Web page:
We ended up waiting about 90 minutes in total while the test could be re-run again.
Even without the invalid test scenario, I don't know why anyone would want to have their test done at the terminal. It's a lot of wasted time that you could be onboard, and I would gladly prefer to get my test done on my own and be able to get onboard the ship faster on embarkation day.
I understand that getting a test is a bit of a challenge, but with at-home tests or a little bit of foot work to get an appointment in advance, I would never advocate getting the test done at the terminal if you have a choice. The fear of missing out on that first day is just too much.
Vaccinated or not, you have to wear a mask while indoors and can remove the mask while outdoors, in your stateroom, or while dining.
Kids cannot go into the unvaccinated only areas of the ship, where masks can be removed, but these are almost all bars, lounges, or the casino. These are areas of the ships my kids rarely hung out at pre-Covid.
The biggest difference I saw her was bingo was for vaccinated only, which was not the case on our Adventure of the Seas cruise in June. I took it as an omen to avoid spending money on bingo I likely would have lost, but it was one instance where the rule stopped our plans.
Another significant change for cruising with kids is there are certain venues you cannot go into, including dining.
Restaurants like Izumi and many bars are only for fully vaccinated guests.
My kids love Izumi, so unfortunately we had to forgo dining there.
More problematic is the fact kids cannot walk through vaccinated only zones, which means kids cannot walk through Deck 4 of Mariner of the Seas because the casino and Schooner Bar are for vaccinated only.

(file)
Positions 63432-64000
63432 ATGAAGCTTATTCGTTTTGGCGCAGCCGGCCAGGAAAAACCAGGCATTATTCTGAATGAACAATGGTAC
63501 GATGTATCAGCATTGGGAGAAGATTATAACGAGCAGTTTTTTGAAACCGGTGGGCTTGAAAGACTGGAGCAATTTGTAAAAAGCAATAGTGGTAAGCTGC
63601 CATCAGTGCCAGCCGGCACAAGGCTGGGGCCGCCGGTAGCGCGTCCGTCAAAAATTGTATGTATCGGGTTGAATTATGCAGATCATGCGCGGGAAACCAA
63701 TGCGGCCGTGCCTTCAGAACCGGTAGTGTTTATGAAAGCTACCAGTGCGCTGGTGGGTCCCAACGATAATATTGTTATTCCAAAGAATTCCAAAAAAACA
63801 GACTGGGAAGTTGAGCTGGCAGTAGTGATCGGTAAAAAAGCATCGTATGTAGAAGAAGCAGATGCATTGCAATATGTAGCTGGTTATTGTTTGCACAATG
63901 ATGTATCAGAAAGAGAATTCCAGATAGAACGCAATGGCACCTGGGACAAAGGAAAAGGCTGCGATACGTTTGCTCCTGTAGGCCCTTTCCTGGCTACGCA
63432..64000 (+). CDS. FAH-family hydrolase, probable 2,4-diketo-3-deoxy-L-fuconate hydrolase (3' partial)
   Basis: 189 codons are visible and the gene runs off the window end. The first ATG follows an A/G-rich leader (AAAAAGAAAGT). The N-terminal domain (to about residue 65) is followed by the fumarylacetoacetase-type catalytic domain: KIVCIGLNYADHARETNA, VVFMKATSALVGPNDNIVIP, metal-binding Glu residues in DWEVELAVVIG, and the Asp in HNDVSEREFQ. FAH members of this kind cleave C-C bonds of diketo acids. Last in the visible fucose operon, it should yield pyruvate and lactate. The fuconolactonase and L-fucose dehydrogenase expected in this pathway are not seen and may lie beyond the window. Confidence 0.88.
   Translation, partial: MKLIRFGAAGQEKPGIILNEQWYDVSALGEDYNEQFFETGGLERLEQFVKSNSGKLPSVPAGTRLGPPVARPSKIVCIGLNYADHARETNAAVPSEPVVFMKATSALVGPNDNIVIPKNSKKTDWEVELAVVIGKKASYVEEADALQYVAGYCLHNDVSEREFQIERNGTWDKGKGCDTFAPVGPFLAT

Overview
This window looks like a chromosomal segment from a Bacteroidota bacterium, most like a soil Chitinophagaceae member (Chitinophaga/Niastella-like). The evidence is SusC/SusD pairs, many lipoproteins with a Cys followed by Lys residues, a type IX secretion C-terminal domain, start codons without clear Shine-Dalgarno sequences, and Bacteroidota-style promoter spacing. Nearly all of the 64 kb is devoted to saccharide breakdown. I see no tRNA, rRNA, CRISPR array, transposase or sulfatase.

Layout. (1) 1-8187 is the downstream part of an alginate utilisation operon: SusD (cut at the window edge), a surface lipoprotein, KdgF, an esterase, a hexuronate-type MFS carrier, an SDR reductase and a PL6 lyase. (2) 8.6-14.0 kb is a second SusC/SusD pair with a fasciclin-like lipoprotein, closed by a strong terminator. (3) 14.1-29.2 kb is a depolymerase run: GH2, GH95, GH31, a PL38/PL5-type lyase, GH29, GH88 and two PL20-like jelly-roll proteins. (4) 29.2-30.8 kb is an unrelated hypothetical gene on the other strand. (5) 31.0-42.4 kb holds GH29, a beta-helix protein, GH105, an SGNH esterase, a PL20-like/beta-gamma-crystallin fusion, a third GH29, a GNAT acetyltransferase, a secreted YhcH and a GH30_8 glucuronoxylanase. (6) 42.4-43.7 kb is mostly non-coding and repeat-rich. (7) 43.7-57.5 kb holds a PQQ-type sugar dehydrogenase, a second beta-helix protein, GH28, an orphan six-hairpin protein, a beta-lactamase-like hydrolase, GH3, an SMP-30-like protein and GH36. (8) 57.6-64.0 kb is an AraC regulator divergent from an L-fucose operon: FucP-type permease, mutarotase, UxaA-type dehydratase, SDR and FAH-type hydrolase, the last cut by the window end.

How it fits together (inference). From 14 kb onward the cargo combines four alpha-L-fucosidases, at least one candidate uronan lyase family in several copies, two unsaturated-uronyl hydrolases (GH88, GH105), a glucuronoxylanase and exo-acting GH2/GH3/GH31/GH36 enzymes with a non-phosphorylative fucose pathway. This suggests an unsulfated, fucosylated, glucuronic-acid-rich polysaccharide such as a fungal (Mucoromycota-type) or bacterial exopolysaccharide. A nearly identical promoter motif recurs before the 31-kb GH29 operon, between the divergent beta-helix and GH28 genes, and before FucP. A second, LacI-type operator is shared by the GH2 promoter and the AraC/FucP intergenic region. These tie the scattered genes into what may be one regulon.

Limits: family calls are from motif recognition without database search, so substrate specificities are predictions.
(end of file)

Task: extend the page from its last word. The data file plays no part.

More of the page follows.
Luckily, kids can still dine at the other specialty restaurants onboard, and we had a nice meal at Jamie's Italian, Chops Grille, and the main dining room.
For the main dining room, deck 4 has areas for all parties (vaccinated and those with unvaccinated children.) My Time Dining is not available to unvaccinated children, which is not a problem for us since we always do traditional dining. Of course, that may be a problem if you prefer My Time Dining.
I think the biggest issue was simply not being able to dine at Izumi. I wish we could have taken them to Izumi, but understand the reasoning for that being vaccinated only as there is no way to socially distance at the hibachi tables.
Our experience with Adventure Ocean was identical to our cruise in June on Adventure of the Seas.
Adventure Ocean operates on a limited capacity, and each family is only allowed to sign up for a certain amount of sessions on the first day of the cruise.
On this 3-night sailing, Voyagers (9-11 years old) were limited to one session sign up, whereas Explorers (6-8) were able to register two sessions.